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The Good Library is removing most of its back print periodicals. The remainder of the print periodicals will be removed from the 3rd floor and placed elsewhere in the library and / or possibly other locations on campus.
Why is the Good Library reducing and relocating these periodicals?
What is our timeline?
What is being de-accesioned (weeded) automatically?
These are periodicals which we feel are either redundant and/or no longer (or only marginally) meet GC's curricular needs.
What about the remaining periodicals?
The remaining (~20-25%) consist of these types of periodicals:
How do I claim a periodical that is going to be weeded?
From October 23rd to Nov 1st, come to the library third floor anytime the library is open. Browse the journals. There will be a clipboard in the room. You will be asked to put in your name, your preferred contact info, the periodical(s) you want, and the date range you want. Sometime, from October 23 to Nov 1st, you will be contacted by the library to arrange pick-up or delivery.
Where will the library shelve the periodicals that it is planning on keeping?
Right now, we do not know as it all depends on how many periodicals we feel we have to keep. We do have temporary spaces in the library basement for these materials. We will provide an update when we have a clearer idea of just how many periodicals we are going to keep.
What is going to happen to the weeded journals?
Unfortunately, old print periodicals are not a hot commodity. Better World Books (the vendor who takes our weeded books) will not take our old periodicals. Right now (unless something better suddenly comes along) the plan is to provide an opportunity for faculty and staff to take the periodicals and then recycle the rest. Please see "claiming" above.
Note: IF a periodical is rare (last copy in the Midwest) then we will strive to find the periodical a home where is will get more use, such as a research library.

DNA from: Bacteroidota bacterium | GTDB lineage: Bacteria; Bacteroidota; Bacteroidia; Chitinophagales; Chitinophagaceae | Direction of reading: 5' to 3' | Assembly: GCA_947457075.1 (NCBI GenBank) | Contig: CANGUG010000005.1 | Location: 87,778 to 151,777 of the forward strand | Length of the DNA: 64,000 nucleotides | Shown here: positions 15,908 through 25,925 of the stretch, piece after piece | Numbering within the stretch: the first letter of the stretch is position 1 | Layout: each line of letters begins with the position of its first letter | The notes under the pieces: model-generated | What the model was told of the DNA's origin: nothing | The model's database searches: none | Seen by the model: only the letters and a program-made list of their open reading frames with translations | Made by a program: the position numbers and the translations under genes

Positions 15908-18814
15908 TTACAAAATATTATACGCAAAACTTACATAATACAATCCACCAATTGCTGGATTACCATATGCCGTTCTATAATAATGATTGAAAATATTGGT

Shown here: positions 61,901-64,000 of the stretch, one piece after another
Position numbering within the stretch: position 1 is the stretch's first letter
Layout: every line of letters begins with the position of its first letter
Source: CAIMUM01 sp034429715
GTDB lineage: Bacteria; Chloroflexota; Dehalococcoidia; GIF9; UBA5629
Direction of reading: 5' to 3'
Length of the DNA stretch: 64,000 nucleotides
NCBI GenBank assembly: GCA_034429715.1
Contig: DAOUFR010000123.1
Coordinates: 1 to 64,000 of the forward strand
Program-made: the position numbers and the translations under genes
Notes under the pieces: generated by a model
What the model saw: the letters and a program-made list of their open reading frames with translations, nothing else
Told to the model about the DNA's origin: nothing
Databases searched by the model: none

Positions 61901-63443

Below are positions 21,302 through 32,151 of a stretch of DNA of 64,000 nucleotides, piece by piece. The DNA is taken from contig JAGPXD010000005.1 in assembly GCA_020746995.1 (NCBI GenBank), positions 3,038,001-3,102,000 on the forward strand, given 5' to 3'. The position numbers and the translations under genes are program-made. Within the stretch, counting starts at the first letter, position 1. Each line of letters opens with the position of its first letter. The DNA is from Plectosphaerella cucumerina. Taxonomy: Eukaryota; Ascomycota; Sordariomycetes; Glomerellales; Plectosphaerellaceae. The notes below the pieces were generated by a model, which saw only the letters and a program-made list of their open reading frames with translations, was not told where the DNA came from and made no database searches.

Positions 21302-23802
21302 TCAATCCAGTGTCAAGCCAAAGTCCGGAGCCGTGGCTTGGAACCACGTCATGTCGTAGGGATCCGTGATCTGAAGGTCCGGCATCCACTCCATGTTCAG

Just what is the impact to the school -- what is GC losing?
The Good Library believes that impact to the library holdings is relatively light. The library has access to roughly 40,000 journals. Of these, only around 2,000 are in the print collection. Currently we have 19 "gifted" subscriptions (mainly in exchange for the Mennonite Quarterly Review), and another another 24 "paid" subscriptions, which mainly include newspapers and newspaper add-ons (ex. NY Times Review of Books), Trade related publications (teacher education periodicals), and a few periodicals whose online subscription is prohibitively expensive or do not have digital equivalents.
Still, we have lost a quiet study space for students and the ability to browse older back issues.
I have concerns. Whom can I talk to?
We welcome your input here! In some cases we may be able to house a journal. In other cases, we could ask the department to keep older journals in their department area if they think they would be of value to their students. While we do have limited options and a tight timeframe, we want to do everything we can to minimize the impact to you and our students. You can email anyone in the library. Getting things right for you is our top priority!